8. Resilience is Dynamic • How do we make research match the reality of the developmental experience of African American youth? • How do we capture strengths and resources within the African American community that are not currently documented or prioritized in the current literature? • What are the mediators and moderators that effectively describe the relation between risk exposure and resilience in African American? • Role of schools and ECE?

  9. Dynamic use of language Spirituality and Religion Human Connection Affect Verve Harmony Movement Communalism Individual Expression Orality Social time perspective African American Cultural Style Cultural expression of emotions, thoughts, behaviors, and movements that hold significance in African American culture, history, and experience and provide meaning and context for African American behaviors and experiences. Strength and resilience via the appreciation and consideration and incorporation of diverse African American stylings

  10. Portrait of Resilience (APA, 2008) This portrait of resilience encompasses four themes (active engagement, flexibility, communalism, critical mindedness) to guide the interpretation of the research and offer new directions for future scholarship. Critical mindedness helps protect against experiences of discrimination and facilitates a critique of existing social conditions. With critical mindedness comes active engagementwhich includes agentic behavior in school, at home, and with peers, such that children and adolescents proactively and positively impact their environment.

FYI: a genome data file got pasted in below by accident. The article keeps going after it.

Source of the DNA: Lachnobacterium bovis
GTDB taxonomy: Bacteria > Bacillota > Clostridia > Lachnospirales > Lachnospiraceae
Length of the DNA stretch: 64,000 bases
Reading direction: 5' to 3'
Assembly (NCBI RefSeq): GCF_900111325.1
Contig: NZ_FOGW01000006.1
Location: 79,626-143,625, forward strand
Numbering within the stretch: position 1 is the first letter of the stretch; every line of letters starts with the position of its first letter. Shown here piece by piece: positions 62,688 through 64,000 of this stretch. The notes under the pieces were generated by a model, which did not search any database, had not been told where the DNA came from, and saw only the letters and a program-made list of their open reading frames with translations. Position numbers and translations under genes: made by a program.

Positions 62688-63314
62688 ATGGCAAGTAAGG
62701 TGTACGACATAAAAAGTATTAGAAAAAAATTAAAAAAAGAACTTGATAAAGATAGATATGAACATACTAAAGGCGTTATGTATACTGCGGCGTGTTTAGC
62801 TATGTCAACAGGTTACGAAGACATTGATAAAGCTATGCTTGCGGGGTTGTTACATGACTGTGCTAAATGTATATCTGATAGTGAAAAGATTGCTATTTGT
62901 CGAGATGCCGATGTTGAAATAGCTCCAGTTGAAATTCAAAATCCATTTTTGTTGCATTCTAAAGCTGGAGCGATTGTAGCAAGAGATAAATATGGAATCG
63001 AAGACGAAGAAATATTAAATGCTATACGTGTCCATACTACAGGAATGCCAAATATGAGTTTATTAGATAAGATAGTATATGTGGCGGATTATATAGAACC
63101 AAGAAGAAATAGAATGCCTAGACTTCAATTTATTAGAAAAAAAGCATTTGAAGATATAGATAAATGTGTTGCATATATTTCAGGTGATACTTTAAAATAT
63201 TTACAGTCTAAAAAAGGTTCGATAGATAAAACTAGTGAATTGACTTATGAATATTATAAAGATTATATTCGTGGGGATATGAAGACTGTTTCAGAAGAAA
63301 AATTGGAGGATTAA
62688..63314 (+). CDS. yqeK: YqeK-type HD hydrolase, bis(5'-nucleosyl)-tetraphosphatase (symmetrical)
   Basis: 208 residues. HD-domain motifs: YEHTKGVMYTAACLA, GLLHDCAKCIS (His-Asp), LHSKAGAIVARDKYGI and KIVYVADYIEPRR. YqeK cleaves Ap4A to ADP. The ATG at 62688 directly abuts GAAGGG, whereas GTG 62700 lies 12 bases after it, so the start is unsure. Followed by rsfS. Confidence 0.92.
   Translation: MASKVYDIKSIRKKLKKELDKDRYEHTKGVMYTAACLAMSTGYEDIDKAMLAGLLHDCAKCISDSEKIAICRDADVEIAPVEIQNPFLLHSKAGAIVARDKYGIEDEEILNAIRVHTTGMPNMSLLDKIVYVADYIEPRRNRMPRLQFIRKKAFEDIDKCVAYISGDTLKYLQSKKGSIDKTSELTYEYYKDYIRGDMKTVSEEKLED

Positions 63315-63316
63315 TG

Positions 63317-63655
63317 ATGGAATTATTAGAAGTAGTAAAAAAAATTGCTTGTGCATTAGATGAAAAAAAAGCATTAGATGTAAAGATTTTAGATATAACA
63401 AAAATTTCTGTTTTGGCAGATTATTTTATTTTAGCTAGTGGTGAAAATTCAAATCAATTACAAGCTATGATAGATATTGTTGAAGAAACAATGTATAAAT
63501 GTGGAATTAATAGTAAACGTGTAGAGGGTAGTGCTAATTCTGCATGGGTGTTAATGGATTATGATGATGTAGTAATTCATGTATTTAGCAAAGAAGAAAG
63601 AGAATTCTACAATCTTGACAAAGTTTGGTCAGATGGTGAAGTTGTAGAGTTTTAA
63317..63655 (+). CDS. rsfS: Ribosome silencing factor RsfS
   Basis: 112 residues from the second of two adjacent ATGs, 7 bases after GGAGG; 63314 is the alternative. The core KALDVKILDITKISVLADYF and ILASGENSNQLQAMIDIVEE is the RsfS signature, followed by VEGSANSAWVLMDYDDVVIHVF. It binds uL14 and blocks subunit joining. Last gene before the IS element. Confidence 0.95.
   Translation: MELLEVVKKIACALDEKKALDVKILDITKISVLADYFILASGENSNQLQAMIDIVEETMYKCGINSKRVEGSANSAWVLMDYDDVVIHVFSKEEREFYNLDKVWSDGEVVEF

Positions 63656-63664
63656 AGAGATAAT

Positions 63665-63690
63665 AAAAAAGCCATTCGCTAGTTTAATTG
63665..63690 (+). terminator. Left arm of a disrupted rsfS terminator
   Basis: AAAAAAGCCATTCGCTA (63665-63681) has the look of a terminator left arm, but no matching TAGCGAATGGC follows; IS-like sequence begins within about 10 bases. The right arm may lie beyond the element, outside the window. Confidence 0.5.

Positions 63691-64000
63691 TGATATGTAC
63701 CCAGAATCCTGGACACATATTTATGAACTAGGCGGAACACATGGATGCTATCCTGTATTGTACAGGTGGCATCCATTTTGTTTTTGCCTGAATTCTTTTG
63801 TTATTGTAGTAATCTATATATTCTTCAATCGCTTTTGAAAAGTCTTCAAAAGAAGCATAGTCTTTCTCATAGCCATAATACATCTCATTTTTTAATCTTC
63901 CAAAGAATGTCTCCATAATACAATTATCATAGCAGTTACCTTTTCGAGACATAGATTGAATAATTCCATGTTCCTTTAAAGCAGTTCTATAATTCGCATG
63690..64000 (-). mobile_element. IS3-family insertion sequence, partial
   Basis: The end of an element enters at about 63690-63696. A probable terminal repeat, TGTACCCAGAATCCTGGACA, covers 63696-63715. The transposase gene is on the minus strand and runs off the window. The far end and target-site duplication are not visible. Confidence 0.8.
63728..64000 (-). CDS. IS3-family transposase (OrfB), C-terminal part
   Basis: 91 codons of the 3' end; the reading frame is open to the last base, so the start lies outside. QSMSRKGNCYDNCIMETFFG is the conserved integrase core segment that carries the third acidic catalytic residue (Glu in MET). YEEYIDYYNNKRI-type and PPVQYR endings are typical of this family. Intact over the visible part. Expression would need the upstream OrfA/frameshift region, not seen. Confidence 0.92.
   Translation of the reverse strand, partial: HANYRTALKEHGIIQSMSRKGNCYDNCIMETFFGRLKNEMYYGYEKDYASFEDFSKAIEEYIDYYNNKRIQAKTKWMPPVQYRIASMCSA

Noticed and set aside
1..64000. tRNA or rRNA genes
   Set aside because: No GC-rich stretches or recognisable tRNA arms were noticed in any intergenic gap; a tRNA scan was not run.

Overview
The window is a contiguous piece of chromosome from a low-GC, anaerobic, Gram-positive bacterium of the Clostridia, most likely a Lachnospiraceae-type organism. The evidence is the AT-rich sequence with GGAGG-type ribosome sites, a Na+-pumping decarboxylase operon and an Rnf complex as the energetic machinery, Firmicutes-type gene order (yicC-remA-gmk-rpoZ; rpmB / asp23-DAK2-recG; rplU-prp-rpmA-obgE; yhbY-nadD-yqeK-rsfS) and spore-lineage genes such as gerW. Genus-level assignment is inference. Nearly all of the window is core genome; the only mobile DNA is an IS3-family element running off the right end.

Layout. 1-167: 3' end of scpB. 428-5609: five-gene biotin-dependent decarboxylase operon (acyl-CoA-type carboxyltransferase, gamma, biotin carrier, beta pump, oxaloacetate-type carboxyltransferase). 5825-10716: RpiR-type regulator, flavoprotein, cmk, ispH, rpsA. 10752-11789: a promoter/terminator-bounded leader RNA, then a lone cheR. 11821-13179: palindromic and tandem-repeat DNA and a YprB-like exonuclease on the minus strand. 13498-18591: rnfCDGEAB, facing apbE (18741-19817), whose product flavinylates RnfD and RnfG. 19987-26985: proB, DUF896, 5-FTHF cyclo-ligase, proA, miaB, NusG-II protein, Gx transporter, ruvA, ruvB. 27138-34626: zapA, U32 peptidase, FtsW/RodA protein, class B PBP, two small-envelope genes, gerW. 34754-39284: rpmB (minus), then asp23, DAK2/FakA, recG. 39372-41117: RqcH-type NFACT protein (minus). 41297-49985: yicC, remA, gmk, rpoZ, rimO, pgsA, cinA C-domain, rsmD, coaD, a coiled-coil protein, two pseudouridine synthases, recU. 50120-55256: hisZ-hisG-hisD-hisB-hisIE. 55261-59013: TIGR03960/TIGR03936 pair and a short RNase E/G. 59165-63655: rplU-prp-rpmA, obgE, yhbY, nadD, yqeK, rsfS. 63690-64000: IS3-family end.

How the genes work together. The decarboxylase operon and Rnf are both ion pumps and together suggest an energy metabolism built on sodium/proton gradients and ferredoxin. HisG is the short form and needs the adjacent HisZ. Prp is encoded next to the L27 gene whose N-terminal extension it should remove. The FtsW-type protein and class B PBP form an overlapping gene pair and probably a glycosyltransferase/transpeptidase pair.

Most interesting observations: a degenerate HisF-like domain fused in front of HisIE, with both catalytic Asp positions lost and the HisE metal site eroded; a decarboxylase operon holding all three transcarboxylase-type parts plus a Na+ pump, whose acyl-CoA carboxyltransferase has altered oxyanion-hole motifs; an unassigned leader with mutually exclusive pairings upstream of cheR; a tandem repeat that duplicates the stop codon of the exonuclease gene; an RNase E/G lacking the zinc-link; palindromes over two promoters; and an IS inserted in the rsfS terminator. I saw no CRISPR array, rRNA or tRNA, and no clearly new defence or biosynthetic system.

11. Impact on settings, however, must be executed effectively and flexibilitybecomes essential. Flexibility promotes adaptation to cognitive, emotional, social, and physical situational demands and can include bicultural competence or fluency across multiple cultural contexts that youth must traverse. • Communalism includes the importance of social bonds and social duties, reflects a fundamental sense of interdependence and primacy of collective well-being, and offers the drive for connection and promotion within and across diverse groups.

  12. Reframing “At-promise” NOT “At risk”